Donald Champagne

Research

The art of stealing blood requires that arthropods have the ability to circumvent the efficient mechanisms vertebrates have in place to maintain hemostasis, including platelet aggregation, vasoconstriction, and clotting. This is accomplished using a remarkable array of salivary proteins. We have taken a comparative approach to the study of these salivary components, working with saliva from mosquitoes, triatomine bugs, and ticks. Novel proteins and peptides identified to date include apyrases (ATP/ADP diphosphohydrolases), lipocalin-type proteins that inhibit platelet responses to collagen and ADP, tachykinin peptides which closely mimic endogenous vasodilators, and a family of nitrophorins that function as a storage and transport system for nitric oxide. Our focus also includes the immune response that develops in the host in response to salivary antigens. This response is also manipulated by components of the saliva, and we are currently characterizing these immunomoduulators. We believe that the vector modifies the environment of the bite site in a variety of ways that tend to favor parasite or pathogen entry into the host, and we anticipate that identification of the salivary components involved and their mode of action will lead to novel strategies for blocking transmission.

COURSES TAUGHT

ENTO 3650 Medical Entomology

This undergraduate survey course introduces students to the concepts and principles of medical and veterinary entomology. The major groups of arthropods associated with disease are discussed. Laboratory exercises emphasize the recognition and identification of medically important arthropods. This course is offered every spring semester.

ENTO 8650 Vector Biology
This course emphasizes recent advances in the understanding of vector physiology, vector-host interactions, and vector-parasite interactions. Selected topics are introduced in an overview lecture, and recent papers are provided for critical discussion. The application of molecular biology techniques to problems in vector biology is highlighted. This course is offered in alternating years.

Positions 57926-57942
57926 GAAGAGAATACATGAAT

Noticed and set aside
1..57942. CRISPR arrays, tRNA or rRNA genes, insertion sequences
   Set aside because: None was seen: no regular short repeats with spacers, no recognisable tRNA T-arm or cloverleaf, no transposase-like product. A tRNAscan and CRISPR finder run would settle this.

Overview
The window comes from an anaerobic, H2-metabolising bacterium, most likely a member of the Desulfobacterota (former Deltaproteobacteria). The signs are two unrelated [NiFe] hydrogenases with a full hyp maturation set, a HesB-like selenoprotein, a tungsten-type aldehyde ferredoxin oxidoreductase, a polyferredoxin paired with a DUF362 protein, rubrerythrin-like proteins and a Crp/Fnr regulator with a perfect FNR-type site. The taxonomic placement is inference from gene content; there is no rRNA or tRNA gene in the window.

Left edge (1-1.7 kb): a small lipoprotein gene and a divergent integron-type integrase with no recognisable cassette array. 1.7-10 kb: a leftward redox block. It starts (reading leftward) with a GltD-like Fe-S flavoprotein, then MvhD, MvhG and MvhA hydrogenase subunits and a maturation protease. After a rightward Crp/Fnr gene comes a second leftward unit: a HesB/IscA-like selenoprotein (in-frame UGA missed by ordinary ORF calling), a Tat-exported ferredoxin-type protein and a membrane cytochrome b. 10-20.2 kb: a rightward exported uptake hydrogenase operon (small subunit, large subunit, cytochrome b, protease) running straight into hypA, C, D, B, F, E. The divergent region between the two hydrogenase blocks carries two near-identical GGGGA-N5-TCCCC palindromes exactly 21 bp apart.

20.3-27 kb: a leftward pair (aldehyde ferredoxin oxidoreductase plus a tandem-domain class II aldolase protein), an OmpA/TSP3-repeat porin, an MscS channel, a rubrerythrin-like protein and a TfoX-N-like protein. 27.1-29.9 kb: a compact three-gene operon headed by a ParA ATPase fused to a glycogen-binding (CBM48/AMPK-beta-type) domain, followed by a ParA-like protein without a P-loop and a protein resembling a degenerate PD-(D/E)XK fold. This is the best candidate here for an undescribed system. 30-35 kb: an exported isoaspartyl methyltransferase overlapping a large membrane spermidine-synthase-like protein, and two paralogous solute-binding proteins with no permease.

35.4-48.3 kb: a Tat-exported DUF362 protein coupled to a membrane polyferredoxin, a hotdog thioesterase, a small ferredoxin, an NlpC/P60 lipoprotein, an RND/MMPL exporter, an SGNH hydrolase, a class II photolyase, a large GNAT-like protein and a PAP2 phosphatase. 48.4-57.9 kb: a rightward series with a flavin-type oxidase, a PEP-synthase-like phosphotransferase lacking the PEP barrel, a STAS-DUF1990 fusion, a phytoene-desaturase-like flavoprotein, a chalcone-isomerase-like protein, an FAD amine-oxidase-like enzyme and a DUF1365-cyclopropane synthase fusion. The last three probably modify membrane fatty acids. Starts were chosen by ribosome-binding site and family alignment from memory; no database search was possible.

ENTO 8570 Molecular Entomology
This course is team taught with Drs. M. Brown, M. Adang, and J. Willis. After an introductory lecture students are provided with recent papers for critical discussion. Discussions are student-lead. Critical advances in all aspects of insect molecular biology are emphasized. This course alternates with Vector Biology.

ENTO 6XXX Medical and Urban Entomology
This newly proposed course will be team taught with Dr. Brian Forschler. We will survey the major arthropod groups involved in causing disease or otherwise impacting quality of life, particularly in the urban environment. A format of lectures and assigned readings will be followed, including laboratory exercises in the identification and control of relevant arthropods. An insect collection will be required. We anticipate that this course will be offered in the fall semester.

Representative Publications

  • Andersen JF, Ding XD, Balfour C, Shokhireva TK, Champagne DE, Walker FA, Montfort WR. “Kinetics and equilibria in ligand binding by nitrophorins 1-4: evidence for stabilization of a nitric oxide-ferriheme complex through a ligand-induced conformational trap.” Biochemistry 2000; 39(33):10118-31.
  • Francischetti IM, Ribeiro JM, Champagne D, Andersen J. “Purification, cloning, expression, and mechanism of action of a novel platelet aggregation inhibitor from the salivary gland of the blood-sucking bug, Rhodnius prolixus.” J. Biol. Chem. 2000; 275:12639-50.
  • Beerntsen BT, Champagne DE, Coleman JL, Campos YA, James AA. “Characterization of the Sialokinin I gene encoding the salivary vasodilator of the yellow fever mosquito, Aedes aegypti.” Insect Mol. Biol. 1999; 8:459-67.
  • Andersen JF, Weichsel A, Balfour CA, Champagne DE, Montfort WR. “The crystal structure of nitrophorin 4 at 1.5 A resolution: transport of nitric oxide by a lipocalin-based heme protein.” Structure 1998; 6:1315-27.
  • Cupp MS, Ribeiro JM, Champagne DE, Cupp EW. “Analyses of cDNA and recombinant protein for a potent vasoactive protein in saliva of a blood-feeding black fly, Simulium vittatum.” J. Exp. Biol. 1998; 201:1553-61.
  • Weichsel A, Andersen JF, Champagne DE, Walker FA, Montfort WR. “Crystal structures of a nitric oxide transport protein from a blood-sucking insect.” Nat. Struct. Biol. 1998; 5:304-9.
  • Brown MR, Graf R, Swiderek KM, Fendley D, Stracker TH, Champagne DE, Lea AO. “Identification of a steroidogenic neurohormone in female mosquitoes.” J. Biol Chem. 1998; 273:3967-71.
  • Andersen JF, Champagne DE, Weichsel A, Ribeiro JM, Balfour CA, Dress V, Montfort WR. “Nitric oxide binding and crystallization of recombinant nitrophorin I, a nitric oxide transport protein from the blood-sucking bug Rhodnius prolixus.” Biochemistry 1997; 36:4423-8.
Donald Champagne

Donald Champagne
Associate Professor
Department of Entomology
Ph.D., 1989, University of British Colombia, Canada

706-542-2342
 champa@uga.edu